This award honors a trail organization that performs exceptional community service relating to but beyond trail work per se. This service could include actions or projects that contribute to making their communities better places to live, improve the natural environment, support worthy causes, and demonstrate preeminent volunteerism.
Since the cleanup of Trabuco Canyon in 1995 Jim has helped clean the canyons.
In 1995 there must have been a dozen huge waste containers full, car bodies stacked and many appliances waiting to be hauled away in the Trabuco Canyon. Jim has helped clean the canyons (Modjeska, Silverado, and Trabuco) every year since to the point that there is very little trash to be removed. People have caught on and no longer use the open space as a dump.
Jim began Trails4All as a means to resolve disputes among trail users (equestrians, hikers, and mountain bikers). His meetings bring together members of these various groups to resolve their differences. In some instances, he sets up a table at a trail head and speaks to individuals about the issues. As a result, much of the past problems have been resolved, but there is always the ten percent who will do things their way to the dissatisfaction of the majority. His meetings advertise different volunteer events to avoid conflicts that would occur among trail work parties.
Jim realized that the national coastal clean up day was something that Trails4All could participate in without going to the beach. He called upon the communities to join forces to clean the streams/creeks/river near their locations. He called upon the business community to donate funds, in kink, or staff to support this terrific idea. This idea was to remove trash and recyclables before they reached the ocean. This effort continues on year after year removing tons of junk involving about two thousand volunteers (or volunteers if they are from Disneyland).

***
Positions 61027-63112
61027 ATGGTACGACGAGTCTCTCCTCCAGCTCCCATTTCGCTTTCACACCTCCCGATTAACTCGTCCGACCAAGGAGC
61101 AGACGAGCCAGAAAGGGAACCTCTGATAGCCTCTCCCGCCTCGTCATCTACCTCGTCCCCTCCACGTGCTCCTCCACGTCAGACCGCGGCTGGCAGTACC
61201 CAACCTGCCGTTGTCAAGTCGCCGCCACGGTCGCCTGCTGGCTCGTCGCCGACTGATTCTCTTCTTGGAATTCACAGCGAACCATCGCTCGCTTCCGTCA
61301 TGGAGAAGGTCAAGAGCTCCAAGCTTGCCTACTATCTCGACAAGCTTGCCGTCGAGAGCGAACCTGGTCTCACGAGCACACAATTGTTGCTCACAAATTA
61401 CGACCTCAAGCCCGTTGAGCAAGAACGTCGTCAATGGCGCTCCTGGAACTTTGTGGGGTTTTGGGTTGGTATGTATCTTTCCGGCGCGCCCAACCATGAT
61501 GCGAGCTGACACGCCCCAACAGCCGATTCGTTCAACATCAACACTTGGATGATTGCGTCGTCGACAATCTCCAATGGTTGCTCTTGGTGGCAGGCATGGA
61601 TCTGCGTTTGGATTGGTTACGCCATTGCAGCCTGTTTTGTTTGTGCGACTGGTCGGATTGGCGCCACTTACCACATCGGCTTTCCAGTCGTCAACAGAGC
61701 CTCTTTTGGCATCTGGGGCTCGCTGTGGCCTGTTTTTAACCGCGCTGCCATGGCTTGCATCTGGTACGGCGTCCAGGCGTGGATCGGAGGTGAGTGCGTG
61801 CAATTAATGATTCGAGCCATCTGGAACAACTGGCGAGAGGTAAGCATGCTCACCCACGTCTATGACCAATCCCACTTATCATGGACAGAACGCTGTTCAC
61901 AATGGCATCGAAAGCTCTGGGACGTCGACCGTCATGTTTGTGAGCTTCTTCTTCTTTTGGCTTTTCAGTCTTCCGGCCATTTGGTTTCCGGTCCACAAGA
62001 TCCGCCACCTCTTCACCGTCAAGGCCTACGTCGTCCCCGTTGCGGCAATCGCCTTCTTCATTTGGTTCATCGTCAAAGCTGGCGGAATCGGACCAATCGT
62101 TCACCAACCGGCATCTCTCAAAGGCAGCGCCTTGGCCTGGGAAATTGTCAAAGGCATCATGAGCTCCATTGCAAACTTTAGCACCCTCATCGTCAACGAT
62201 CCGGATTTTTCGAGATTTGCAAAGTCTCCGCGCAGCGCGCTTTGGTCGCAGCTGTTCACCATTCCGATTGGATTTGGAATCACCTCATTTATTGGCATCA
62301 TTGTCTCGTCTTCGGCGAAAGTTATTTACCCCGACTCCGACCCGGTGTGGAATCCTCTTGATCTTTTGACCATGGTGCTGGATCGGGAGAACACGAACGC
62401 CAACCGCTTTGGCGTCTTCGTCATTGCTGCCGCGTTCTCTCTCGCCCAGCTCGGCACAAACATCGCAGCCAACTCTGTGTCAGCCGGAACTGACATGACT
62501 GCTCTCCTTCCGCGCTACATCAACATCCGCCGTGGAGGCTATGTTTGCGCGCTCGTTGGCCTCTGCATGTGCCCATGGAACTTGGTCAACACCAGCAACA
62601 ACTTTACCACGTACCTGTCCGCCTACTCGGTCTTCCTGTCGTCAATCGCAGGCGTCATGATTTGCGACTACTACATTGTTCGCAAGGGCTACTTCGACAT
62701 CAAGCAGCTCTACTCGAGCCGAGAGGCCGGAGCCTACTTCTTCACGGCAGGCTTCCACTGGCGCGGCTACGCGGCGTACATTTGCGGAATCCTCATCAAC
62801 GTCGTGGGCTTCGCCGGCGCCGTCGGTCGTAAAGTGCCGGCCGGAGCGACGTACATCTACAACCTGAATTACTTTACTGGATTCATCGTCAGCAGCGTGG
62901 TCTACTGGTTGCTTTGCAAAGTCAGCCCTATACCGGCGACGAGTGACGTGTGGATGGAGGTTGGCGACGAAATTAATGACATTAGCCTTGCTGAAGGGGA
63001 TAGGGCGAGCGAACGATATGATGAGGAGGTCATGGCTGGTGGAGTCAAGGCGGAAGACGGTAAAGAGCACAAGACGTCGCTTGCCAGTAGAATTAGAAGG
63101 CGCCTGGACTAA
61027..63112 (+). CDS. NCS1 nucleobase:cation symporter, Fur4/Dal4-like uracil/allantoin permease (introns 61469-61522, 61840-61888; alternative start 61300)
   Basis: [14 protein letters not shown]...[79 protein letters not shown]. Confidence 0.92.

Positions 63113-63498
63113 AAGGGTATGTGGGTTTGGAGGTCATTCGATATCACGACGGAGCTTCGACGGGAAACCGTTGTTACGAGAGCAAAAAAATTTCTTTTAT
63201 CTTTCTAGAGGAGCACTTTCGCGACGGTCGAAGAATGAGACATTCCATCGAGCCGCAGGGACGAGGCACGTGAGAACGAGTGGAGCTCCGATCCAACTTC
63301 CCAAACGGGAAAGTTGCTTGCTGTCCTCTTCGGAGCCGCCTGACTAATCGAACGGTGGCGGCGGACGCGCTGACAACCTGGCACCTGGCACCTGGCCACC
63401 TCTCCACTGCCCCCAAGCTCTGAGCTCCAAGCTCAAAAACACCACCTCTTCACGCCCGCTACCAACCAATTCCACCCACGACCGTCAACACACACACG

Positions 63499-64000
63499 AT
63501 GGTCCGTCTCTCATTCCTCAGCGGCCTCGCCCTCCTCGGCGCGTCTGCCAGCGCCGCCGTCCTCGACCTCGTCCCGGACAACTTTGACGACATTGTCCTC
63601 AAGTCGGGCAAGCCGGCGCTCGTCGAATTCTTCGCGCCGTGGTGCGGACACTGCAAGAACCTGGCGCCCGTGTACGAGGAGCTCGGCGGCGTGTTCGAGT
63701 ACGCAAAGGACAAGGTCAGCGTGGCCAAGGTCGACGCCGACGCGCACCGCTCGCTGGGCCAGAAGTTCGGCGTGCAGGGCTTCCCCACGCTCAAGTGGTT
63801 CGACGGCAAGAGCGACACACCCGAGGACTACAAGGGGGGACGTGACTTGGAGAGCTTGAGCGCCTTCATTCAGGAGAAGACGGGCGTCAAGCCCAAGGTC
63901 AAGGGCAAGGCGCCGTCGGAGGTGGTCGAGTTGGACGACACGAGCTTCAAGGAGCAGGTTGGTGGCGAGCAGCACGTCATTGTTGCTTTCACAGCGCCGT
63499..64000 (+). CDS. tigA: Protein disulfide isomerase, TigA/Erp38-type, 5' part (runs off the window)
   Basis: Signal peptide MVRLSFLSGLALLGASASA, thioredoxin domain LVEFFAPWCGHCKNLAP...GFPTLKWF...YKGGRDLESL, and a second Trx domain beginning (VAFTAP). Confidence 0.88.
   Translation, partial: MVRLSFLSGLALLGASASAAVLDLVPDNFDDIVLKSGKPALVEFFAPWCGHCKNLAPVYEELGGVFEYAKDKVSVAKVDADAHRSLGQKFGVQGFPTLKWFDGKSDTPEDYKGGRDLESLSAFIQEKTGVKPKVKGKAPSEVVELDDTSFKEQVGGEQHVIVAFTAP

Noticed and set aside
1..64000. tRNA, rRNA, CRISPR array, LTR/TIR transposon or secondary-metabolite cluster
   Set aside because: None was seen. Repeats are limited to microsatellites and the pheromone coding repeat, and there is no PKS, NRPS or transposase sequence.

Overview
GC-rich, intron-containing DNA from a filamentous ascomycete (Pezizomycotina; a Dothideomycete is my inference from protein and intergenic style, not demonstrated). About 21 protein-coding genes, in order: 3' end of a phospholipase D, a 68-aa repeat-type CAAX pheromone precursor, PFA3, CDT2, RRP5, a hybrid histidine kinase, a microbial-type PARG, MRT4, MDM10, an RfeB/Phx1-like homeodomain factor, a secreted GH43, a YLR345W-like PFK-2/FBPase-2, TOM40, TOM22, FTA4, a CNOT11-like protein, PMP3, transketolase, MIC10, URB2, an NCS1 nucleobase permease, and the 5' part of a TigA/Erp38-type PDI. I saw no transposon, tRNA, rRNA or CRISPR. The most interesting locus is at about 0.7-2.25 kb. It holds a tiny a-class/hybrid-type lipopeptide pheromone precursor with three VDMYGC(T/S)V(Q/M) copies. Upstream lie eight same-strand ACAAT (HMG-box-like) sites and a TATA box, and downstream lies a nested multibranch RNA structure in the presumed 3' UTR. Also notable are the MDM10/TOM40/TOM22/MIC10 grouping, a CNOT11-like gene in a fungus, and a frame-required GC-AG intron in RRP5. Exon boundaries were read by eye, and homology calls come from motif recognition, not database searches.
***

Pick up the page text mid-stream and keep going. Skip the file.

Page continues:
In fact, the Inland Empire has joined in, but chooses to do theirs during times when temperatures are more mild. Seventeen years ago a small group convinced the county that an organization was needed to handle citizen problems dealing with the hundreds of miles of trails here in Orange County.
Each of the Supervisors appoints two members and county staff also participates and Jim was one of the founding members. This organization resolves trail matters at bimonthly meetings and reviews development plans for trail access. More recently, Class I bikeways have been included which involve over a hundred miles separate riding for bicyclists.
Jim obtained a $250,000 grant from Rivers and Mountain Conservancy to design the Coyote Creek Bikeway and improve the San Gabriel River Bikeway. This involved both Orange and Los Angeles Counties plus all the cities along the route and all their organizations associated with the water. Also included were the Army Corps of Engineers and the National Park Service. Many meetings were needed to bring these agencies and local citizens together for their opinions and comments.
2015: Northwest Youth Corps
2010: Coal River Group
2008: Senator Tom Torlakson